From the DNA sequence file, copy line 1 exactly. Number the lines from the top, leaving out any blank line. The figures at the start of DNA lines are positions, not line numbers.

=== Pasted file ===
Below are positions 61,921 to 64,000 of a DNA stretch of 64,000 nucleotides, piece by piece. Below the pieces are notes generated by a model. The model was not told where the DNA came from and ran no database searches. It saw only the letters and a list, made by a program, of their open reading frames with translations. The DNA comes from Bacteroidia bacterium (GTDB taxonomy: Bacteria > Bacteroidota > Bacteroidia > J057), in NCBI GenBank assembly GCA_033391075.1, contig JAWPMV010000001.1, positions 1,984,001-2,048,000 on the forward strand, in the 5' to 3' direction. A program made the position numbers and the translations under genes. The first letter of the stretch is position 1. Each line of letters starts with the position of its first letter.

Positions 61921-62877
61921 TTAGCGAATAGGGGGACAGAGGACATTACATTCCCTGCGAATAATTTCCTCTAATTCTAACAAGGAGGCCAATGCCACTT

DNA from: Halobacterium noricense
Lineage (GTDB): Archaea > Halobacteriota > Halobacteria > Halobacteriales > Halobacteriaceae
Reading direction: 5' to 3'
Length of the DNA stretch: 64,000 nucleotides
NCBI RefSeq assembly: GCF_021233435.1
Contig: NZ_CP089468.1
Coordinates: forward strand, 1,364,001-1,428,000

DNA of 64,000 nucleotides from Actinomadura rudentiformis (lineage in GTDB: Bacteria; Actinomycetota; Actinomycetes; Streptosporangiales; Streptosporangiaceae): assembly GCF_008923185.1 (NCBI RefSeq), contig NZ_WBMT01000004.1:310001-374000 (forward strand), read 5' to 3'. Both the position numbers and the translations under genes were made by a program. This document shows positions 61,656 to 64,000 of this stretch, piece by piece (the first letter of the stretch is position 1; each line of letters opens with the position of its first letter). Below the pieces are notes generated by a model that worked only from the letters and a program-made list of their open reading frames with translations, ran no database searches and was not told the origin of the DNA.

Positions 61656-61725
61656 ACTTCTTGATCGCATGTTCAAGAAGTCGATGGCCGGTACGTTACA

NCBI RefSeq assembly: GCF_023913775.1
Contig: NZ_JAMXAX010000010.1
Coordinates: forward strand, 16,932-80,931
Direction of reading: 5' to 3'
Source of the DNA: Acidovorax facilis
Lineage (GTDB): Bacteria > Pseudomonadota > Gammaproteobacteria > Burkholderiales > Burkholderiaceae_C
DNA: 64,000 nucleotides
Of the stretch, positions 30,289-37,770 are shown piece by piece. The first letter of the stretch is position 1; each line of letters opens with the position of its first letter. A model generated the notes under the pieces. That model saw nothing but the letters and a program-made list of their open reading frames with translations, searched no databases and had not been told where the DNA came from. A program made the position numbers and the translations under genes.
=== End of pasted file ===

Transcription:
Below are positions 61,921 to 64,000 of a DNA stretch of 64,000 nucleotides, piece by piece. Below the pieces are notes generated by a model. The model was not told where the DNA came from and ran no database searches. It saw only the letters and a list, made by a program, of their open reading frames with translations. The DNA comes from Bacteroidia bacterium (GTDB taxonomy: Bacteria > Bacteroidota > Bacteroidia > J057), in NCBI GenBank assembly GCA_033391075.1, contig JAWPMV010000001.1, positions 1,984,001-2,048,000 on the forward strand, in the 5' to 3' direction. A program made the position numbers and the translations under genes. The first letter of the stretch is position 1. Each line of letters starts with the position of its first letter.